Jeanna, from Speech Without Limits, provides a ‘Core Vocabulary Words in AACtion’ video series on YouTube, demonstrating how to use core vocabulary words for different functions of communication. Check out the videos for the book’s target core vocabulary words: BUSY, ALL, YOU, and HERE. She also has a Boom Learning store and has Boom Decks available for HERE, BUSY, ALL and YOU.
Maggie, from The Bookish SLP, has virtual resources available for the word ALL. Check out a digital book activity you can use via Google Classrooms, a Boom Learning deck, YouTube videos, and Tar Heel Game Play videos (1, 2, 3), all about ALL.
These virtual learning resources can be used to offer repeated practice for the target core vocabulary words when providing telehealth services or shared with families to use at home!
TELL ME at Home
Setting Up Low Tech Communication Supports at Home
Supporting our students’ communication needs in the home has always been an important consideration for educators. And during this time of virtual learning, it is even more essential we help our families create a ‘TELL ME at Home’ environment.
One way we can support families is by helping them set up low tech communication supports in the home. Just like in the classroom or therapy room, having manual communication boards available in multiple locations in the house makes it easier to teach and practice language and literacy skills in all sorts of activities. Along with the ideas shared above for the classroom, some other ideas to send home to families:
- Manual communication boards printed on magnets – We do this through the Shutterfly app during their dollar deals (if you wait, you can get a magnet for only one dollar with free shipping!). Stick them on a fridge, on a door, take on a walk, stick on the car, or throw one in a bag (they are super sturdy and durable).
- Iron-on manual communication boards – You can iron-on boards on to shirts, bags, aprons, blankets, even a dog’s bandana (because isn’t the family dog ALWAYS around?!).
- Large, poster-size manual communication boards – Check-in with your device reps to see if they can help out with this, or print poster size if you need a custom vocabulary. These are great not only on the wall, but you can suggest families try putting it on the floor to play around with, taking outside for fun in the garden, and using it with the whole family to get everyone involved!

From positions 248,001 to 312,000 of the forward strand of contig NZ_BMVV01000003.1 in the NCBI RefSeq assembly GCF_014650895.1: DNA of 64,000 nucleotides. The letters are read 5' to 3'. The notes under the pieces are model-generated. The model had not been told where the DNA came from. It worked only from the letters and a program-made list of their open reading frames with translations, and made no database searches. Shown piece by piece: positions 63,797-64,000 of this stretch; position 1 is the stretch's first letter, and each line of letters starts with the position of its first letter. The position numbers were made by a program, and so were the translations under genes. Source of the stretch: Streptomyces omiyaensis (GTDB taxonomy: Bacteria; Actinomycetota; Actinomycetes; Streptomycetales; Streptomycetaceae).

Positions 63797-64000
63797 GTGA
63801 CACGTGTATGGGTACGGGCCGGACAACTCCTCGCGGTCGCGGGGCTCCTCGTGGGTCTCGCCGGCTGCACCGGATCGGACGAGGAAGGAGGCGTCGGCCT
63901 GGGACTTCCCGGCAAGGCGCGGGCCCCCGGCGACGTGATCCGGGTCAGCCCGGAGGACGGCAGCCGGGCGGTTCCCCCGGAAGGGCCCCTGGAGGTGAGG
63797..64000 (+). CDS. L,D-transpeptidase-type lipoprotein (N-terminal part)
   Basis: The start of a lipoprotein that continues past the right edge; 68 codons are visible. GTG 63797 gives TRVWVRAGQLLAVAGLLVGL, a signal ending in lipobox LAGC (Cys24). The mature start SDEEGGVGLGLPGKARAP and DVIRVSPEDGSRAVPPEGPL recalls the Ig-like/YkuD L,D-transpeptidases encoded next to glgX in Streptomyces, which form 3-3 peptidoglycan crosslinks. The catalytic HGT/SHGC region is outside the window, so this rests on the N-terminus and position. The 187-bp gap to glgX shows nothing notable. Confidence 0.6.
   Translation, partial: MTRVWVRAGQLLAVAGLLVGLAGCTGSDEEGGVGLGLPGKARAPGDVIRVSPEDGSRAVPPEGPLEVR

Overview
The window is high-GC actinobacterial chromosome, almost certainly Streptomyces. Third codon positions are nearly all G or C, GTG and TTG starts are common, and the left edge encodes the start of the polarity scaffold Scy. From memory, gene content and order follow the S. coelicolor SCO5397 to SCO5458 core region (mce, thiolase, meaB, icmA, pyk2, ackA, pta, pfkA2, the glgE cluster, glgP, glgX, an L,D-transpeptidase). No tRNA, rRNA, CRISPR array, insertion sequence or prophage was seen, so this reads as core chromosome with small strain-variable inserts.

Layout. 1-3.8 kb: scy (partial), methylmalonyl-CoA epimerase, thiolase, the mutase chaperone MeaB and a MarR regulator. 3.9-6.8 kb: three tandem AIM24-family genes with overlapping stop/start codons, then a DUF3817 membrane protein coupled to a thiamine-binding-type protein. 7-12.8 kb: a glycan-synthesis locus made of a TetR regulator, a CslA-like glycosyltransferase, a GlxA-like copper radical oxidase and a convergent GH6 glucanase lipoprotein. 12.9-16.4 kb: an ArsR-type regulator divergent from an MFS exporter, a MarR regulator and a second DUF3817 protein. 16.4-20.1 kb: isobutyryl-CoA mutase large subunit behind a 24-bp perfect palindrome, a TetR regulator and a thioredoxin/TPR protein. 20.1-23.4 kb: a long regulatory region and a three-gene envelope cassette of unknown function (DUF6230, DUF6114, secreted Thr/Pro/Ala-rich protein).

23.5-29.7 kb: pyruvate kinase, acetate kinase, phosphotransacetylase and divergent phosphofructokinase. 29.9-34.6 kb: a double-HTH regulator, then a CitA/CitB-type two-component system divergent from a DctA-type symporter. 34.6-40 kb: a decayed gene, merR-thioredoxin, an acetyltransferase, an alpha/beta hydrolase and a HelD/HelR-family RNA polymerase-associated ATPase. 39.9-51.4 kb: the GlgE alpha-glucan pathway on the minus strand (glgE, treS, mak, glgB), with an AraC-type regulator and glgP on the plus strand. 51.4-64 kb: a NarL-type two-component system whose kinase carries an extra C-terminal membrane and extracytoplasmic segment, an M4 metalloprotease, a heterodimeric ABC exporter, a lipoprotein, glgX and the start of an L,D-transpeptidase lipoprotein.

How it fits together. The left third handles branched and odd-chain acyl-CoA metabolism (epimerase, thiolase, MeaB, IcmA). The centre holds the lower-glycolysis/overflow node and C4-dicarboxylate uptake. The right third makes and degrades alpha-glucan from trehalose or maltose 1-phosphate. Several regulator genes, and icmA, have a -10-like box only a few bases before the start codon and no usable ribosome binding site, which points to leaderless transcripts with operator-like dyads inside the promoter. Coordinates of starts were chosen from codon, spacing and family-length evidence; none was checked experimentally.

Although it can be uncomfortable (ummm, watching a recording of yourself conducting a lesson or therapy session… yikes!), self-reflection is one meaningful way to change and improve your therapy or instructional practice. When you take the time to ask yourself questions, you can more easily see what areas you are rocking and what areas need your attention. Taking the time to reflect can help you set priorities for yourself, and we promise that it gets easier the more you do it! The TELL ME program is all about helping us as educators develop good AAC teaching practices and routines that can then be implemented when planning other lessons. But to do this, we have to reflect on how we are providing instruction. Self-reflection allows us to analyze what we are doing well and what we need to improve on. As the TELL ME program provides daily self-reflection forms, we will use this space each month to think through different areas to focus on to help us improve our practice.
To read more about how we prepare for a TELL ME week, check out our previous posts in the TELL ME About It series!
Be sure to check back next month as we work through the TELL ME manual and share activities, teaching strategies and implementation tips for the next book in this new series, “I Know A Lot”!
Check out the videos of us reading the book “All Are Welcome Here” while providing aided language input:
- AAC Modeling All Are Welcome with TouchChat WordPower 60 Basic
- AAC Modeling All Are Welcome with Snap Core First 80 grid manual communication board
RESOURCES and REFERENCES
Erickson, K,. & Koppenhaver, D. (2020). Comprehensive Literacy for All: Teaching Students with Significant Disabilities to Read and Write. Baltimore, MA: Paul H. Brookes Publishing Co.
- You can purchase the TELL ME manual from the Attainment Company or from ASHA.
- You can learn more about the program by watching the webinar TELL ME: AAC for the Preschool Classroom presented by Dr. Carole Zangari, available from Saltillo (bit.ly/2RNpykn).
Follow us on Instagram @basscAAC and subscribe to our YouTube channel (basscAAC) for more AAC implementation ideas!
This post was written by Carole Zangari